Kathy Long, who (like me) is more from the process side than the rules side, gave a breakout session on how process and rules can be combined, and particularly how to find the rules within processes. She stated that most of the improvements in business processes don’t come from improving the flow (the inputs and outputs), but in the policies, procedures, knowledge, experience and bureaucracy (the guides and enablers): about 85% of the improvement comes from the latter category. She uses an analysis technique that looks at these four types of components:
- Input: something that is consumed or transformed by a process
- Guide: something that determines how, why or when a process occurs, but is not consumed
- Output: something that is produced by or results from a process
- Enabler: something used to perform a process
There’s quite a bit of material similar to her talk last year (including the core case study); I assume that this is the methodology that she uses with clients hence it doesn’t change often. Rules fall into the “guides” category, that is the policies and procedures that dictate how, why and when a process occurs. I’m not sure that I get the distinction that she’s making between the “how” in her description of guides, and the “how” that embedded within process flows; I typically think of policies as business rules, and procedures as business processes, rather than both policies and procedures as being rules. Her interpretation is that policies aren’t actionable, but need to be converted to procedures, which are actionable; since rules are, by their nature, actionable, that’s what gets converted to rules. However, the examples of rules that she provided (“customer bill cannot exceed preset limit”) seem to be more policies than procedures to me.
In finding the rules in the process, she believes that we need to start at the top, not at the lowest atomic level: in other words, you don’t want to go right to the step level and try to figure out what rules to create to guide that step; you want to start at the top of the process and figure out if you’re even doing the right higher-level subprocesses and tasks, given that you’re implemented rules to automate some of the decisions in the process.
The SVBR (Semantics of Business Vocabulary and Business Rules) standard defines the difference between rules and advice, and breaks down rules into business rules and structural rules. From there, we end up with structural business rules — which are criteria for making decisions, and can’t be violated — and operative business rules — which are guides for conduct or action, but can be violated (potentially with a penalty, e.g., an SLA). Structural rules might be more what you think of as business rules, that is, they are the underpinning for automated decisions, or are a specific computation. On the other hand, operative business rules may be dictated by company policy or external regulation, but may be overridden; or represent a threshold at which an alert will be raised or a process escalated.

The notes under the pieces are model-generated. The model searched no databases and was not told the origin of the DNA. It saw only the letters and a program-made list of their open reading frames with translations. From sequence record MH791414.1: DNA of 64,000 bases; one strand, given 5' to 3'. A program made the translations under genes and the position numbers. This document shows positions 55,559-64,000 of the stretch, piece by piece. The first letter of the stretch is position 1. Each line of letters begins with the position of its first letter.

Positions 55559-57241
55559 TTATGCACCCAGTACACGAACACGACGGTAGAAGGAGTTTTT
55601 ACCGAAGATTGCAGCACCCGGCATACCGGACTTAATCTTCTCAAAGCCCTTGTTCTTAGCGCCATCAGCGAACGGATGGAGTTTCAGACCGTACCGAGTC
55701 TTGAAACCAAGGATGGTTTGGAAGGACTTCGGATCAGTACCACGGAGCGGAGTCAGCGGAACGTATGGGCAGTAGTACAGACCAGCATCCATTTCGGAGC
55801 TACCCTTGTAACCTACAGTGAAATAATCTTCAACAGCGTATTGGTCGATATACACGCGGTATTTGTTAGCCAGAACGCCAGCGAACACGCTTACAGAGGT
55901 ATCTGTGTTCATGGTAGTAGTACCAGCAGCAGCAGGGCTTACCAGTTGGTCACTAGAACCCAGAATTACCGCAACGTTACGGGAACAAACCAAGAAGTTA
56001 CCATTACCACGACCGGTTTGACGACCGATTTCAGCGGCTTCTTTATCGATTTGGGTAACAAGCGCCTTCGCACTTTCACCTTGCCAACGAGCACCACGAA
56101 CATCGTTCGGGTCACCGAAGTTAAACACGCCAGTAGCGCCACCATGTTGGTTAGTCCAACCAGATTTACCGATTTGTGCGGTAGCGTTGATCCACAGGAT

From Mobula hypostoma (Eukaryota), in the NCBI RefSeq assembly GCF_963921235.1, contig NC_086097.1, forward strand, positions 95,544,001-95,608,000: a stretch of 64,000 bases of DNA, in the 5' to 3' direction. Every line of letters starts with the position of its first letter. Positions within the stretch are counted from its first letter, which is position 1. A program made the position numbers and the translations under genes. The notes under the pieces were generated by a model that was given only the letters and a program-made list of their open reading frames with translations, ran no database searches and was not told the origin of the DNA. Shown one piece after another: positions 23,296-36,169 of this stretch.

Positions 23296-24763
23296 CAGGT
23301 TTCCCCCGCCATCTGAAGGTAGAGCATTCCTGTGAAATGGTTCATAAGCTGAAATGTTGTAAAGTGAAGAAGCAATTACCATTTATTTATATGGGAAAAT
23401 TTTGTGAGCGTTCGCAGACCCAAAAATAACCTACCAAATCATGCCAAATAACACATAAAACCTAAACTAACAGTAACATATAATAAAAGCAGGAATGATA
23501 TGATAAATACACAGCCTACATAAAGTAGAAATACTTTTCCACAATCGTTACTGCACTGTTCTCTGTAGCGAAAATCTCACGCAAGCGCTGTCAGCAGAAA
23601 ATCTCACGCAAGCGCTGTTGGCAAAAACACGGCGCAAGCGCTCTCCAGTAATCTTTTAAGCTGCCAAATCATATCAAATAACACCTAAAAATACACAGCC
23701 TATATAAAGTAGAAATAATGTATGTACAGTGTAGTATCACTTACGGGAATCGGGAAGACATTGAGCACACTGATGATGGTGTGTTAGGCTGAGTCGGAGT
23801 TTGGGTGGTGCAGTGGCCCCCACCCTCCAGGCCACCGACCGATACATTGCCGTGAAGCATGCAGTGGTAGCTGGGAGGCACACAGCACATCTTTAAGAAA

She recommends documenting rules outside the process, since the alternative is to build a decision tree into your process flow, which gets really ugly. I joked during my presentation on Tuesday that the process bigots would include all rules as explicit decision trees within the BPMS; the rules bigots would have a single step in the entire process in the BPMS, and that step would call the BRMS. Obviously, you have to find the right balance between what’s in the process map and what’s in the rules/decision service, especially when you’re creating them in separate environments.
The largest detractor from the presentation is that Long used a case study scenario to show the value of separating rules from process, but described it in large blocks of text on her slides which she just read aloud to us. She added a lot of information as she went along, but any guideline on giving a presentation tells you not to put a ton of text on your slides and just read it, for very good reasons: the audience tends to be reading the slides in case of listening to you. She might want to consider the guides that are inherent in the process of taking a case study and turning it into a presentation.
A brilliant recommendation that she ended with is to create appropriate and consistent rules across the enterprise, then let the business design their own process. Funny how some of us who are practitioners in BPM (whether at the management consulting or implementation end of things) are the biggest critics of BPM, or specifically, we see the value of using rules for agility because process often doesn’t deliver on its promises. I’ve made the statement in two presentations within the last week that BPMS implementations are becoming the new legacy systems — not (purely) because of the capability of the products, but because of how organizations are deploying them.